Wednesday, March 12, 2014

Interview With Sean McLachlan... Plus, Where Have I Been?

Greetings all, well, in case you haven't noticed, lil 'ol Rusty has been disappeared lately. I'd explain, but really, there isn't much to say. I've had much to do, and someone has been stealing time from my days. It doesn't leave me with many options. So, I've not been around. I will be back on the bandwagon soon. Not quite yet, though. I still have some things to take care of around the homestead before I can officially say I'm back.

So why am I posting today? Because I wanted to take a moment to introduce everyone to Sean McLachlan, author of Radio Hope. I read this in February and thought it was amazing. When he said he'd be interested in visiting the blog here to discuss his latest novel, I jumped at the chance to have him.

And like a good sport, he answered some of my questions. So, without any further awkward apologies from me, check out our conversation below:

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First off, you worked for a decade as an archaeologist and have written a large number of non-fiction books. What made you decide to branch out into fiction?


I switched from archaeology to writing about 15 years ago. I had already earned a Masters degree and worked on excavations in several different countries such as Israel, Cyprus, and Bulgaria. But I got to a point where I looked at the atmosphere in academia, with all its petty territorialism and backstabbing and scrambling for tenure, and I realized it wasn’t for me. I’d already gotten what I wanted out of archaeology—the thrill of discovery with some great excavations. It was time to move on.
I’d been part of the zine movement for a while, producing my own zine called Ichthyoelectroanalgesia and writing for others, so it was an easy step to move into freelance writing, focusing on my strengths of archaeology, history, and travel. Like most writers I wanted to do fiction as well. Someone once told me “a writer is a reader inspired.” As a lover of historical novels and post-apocalyptic fiction, I guess it’s no surprise I started writing them too!


Your most recent novel, Radio Hope tells the story of one settlement trying desperately trying to hold on to civilization as the rest of the world slowly descends into anarchy. What made you want to tell this type of story, as opposed to another historical narrative, like in your previous novel?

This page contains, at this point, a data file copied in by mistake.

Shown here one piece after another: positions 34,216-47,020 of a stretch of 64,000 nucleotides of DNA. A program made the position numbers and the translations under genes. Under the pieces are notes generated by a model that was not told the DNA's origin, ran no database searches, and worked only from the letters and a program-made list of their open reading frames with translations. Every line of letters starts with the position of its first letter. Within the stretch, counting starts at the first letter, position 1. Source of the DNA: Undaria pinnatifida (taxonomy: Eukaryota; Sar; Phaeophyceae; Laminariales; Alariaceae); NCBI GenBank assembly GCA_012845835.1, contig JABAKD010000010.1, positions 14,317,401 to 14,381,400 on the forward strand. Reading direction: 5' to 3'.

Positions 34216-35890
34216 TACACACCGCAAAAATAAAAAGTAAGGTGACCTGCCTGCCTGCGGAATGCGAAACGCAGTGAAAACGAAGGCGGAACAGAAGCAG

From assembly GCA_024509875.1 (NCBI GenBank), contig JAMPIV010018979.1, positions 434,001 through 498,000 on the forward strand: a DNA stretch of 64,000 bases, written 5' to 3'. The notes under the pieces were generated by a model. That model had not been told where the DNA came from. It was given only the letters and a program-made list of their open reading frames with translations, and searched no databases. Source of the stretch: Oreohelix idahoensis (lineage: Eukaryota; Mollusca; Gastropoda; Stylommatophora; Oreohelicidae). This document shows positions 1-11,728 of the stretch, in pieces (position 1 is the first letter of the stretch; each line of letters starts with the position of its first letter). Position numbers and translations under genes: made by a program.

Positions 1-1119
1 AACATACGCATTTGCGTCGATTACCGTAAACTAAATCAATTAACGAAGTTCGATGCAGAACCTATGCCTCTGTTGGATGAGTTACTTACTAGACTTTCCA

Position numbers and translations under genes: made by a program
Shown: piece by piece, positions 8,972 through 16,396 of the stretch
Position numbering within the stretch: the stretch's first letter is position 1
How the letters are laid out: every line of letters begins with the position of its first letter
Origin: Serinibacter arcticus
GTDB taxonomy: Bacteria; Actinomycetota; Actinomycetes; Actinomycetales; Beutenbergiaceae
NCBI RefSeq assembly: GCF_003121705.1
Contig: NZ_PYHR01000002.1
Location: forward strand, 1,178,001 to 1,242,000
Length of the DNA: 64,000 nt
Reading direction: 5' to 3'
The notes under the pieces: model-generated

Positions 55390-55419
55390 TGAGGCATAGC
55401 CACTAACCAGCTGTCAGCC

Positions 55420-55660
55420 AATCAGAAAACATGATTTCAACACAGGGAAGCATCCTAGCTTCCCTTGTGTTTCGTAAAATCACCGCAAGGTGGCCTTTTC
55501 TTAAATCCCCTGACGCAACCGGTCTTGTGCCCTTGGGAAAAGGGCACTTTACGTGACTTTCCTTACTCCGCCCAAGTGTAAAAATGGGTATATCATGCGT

My first novel, A Fine Likeness, was deeply rooted into the research I did about Civil War Missouri. I’ve always been a fan of the post-apocalyptic genre, so I decided to try that next. My fiction often explores the consequences of bad decisions, so my post-apocalyptic story doesn’t have zombies or alien invasions or asteroid strikes, instead the destruction of civilization is our own fault.


I'd assume, as an archaeologist, that you've got some insight into the major contributing factors that have caused previous societies to collapse. Anything you'd like to share about what failed societies have in common, aside from the fact that they failed?

One of the most common traits in failed societies is a lack of care for the environment. Even preindustrial cultures can impact the environment. For example, the Easter Island civilization rose to great heights of technical and artistic ability, but they cut down all the trees on the island, radically reducing their ability to survive. Cultures such as the Maya and Abbasid period Iraq damaged their environment through over-farming, helping to lead to the decline those complex societies.
Another disruptive force is a failure to transfer power from one ruler to another. Perhaps the best example of this is Rome in Late Antiquity, when various rival emperors wasted the Empire’s resources in constant power struggles just as the Persian and Germanic tribes were closing in. War with more powerful neighbors can also destroy a civilization even if it manages its environment and politics well.
There are, of course, many reasons for a civilization to fail, and the process isn’t fully understood, but you can see how our current environmental decline could lead to a rise in warfare, leading to more harm to the environment and creating a vicious downward spiral that ends with a world like that in Radio Hope.


You did a marvelous job of having a story with characters that are motivated for understandable reasons. I didn't see any real villains here, just people with different ideas about how to make a better world, or a disagreement over what a better world would look like.
One of the interesting things you bring up in the novel is that it's a crime punishable by banishment to lay accusations about what caused the fall of society in the first place. Can you talk a little about that? It seems like it might be a great idea not to cast blame in the aftermath of a tragedy, but it sounds like there is backstory there about why it's such an unforgivable crime. Please tell.